I’m happy to answer any questions in class, or you can reply here with more questions.

Dropbox instructions

For Essay #1, you will submit both Part 1 and Part 2 via Dropbox. You should have received an invitation to join our shared folder already–please let me know if you have not, since you will not be able to submit your essay without accepting that invitation.

  • Go to
  • Create an account using your City Tech email address (I believe that an .edu email address gets you more storage space in your account!) or the email address you asked me to use
  • Log in
  • Look on the left-hand side for the word Sharing (it has a rainbow next to it) and click it
  • Accept the invitation to our shared folder
  • Now click on the name of our shared folder
  • To submit your essay, click on the upload icon–it looks like a sheet of paper with a blue arrow pointing up
  • Choose your file the same way you would attach a file to an email. You can select multiple files at a time by holding CTRL (or the open apple key on a Mac) and clicking all of the files you want to add
  • When you click Open in the file-selecting dialog box, your files will upload!
  • Double-check that they’re in our shared space by looking to see what folder they’re in now. Your finished essay and retelling should be in the folder called Essay #1. If it’s not there, you can drag it there, or right-click on your file to move it to the appropriate folder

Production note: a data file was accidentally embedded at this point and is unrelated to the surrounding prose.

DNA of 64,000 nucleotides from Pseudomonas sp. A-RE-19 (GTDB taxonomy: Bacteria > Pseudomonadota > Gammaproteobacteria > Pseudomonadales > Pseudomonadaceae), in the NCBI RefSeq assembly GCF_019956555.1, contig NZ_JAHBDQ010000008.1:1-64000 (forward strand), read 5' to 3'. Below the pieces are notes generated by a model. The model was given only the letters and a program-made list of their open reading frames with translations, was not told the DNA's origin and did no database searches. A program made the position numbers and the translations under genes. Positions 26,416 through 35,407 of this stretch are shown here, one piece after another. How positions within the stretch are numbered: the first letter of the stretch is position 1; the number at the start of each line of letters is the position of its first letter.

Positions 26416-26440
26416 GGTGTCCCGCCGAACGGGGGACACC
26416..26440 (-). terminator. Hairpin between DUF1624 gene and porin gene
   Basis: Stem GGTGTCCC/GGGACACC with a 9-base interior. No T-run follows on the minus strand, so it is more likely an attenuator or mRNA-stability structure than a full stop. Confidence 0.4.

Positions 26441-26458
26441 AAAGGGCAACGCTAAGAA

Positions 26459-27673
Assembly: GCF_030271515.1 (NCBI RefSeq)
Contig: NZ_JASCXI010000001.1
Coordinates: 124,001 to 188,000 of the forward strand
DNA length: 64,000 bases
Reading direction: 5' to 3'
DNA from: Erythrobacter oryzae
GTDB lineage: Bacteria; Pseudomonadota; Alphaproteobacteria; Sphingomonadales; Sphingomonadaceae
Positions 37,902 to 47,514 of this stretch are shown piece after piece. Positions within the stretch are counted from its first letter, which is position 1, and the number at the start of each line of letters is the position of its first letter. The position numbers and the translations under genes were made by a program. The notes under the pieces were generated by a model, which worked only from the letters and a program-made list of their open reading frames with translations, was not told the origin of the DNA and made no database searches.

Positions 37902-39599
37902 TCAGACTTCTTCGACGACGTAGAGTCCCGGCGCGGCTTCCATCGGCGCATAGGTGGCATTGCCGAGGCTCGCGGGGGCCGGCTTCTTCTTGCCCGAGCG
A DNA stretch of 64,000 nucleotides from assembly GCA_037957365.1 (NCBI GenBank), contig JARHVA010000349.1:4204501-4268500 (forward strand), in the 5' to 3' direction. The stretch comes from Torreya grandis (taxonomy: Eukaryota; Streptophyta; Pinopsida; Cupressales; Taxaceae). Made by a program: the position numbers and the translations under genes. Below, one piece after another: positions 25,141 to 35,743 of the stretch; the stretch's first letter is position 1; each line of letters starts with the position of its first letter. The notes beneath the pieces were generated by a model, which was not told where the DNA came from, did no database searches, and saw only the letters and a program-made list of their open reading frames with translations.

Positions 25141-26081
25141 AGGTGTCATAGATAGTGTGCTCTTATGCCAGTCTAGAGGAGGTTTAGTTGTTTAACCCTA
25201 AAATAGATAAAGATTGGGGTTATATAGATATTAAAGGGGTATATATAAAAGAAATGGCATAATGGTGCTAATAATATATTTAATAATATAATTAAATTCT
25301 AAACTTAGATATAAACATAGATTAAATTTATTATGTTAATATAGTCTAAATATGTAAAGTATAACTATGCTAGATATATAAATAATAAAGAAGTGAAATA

• Make I can identify your file by its title by including your name, the assignment number, and the part number if they aren’t both in the same file. That means that if I were submitting Part 1 and Part 2 separately, my files would be called “Jody Rosen Essay 1 Part 1.doc” and “Jody Rosen Essay 1 Part 2.doc”
  • I can accept the following file types for this assignment: .doc, .docx, .odt, .rtf
  • If your file isn’t one of those formats, open your file, choose Save As, and change the file type. Even if you’re not using Word or OpenOffice, you should still be able to save your file in Rich Text Format, or .rtf.

Essay #1, blogging about our first BHS visit, and more

Essay #1:

Essay #1 is due on Monday, but I haven’t heard much about Part 2–how is it going? Please bring a paper copy of both parts of Essay #1 to class on Monday. Once i see that everyone has these materials, I will ask you to do some reflective writing about your writing process and will then provide directions for submitting your work electronically.

If you still have questions about Essay #1, please ask them! I know there must be questions, and better to be brave and ask them now than wonder and guess and have no guidance.

Blogging for homework:

At the Brooklyn Historical Society on Wednesday, I asked you to blog for homework. I’ve added some more suggestions to the instructions, so this might be more helpful: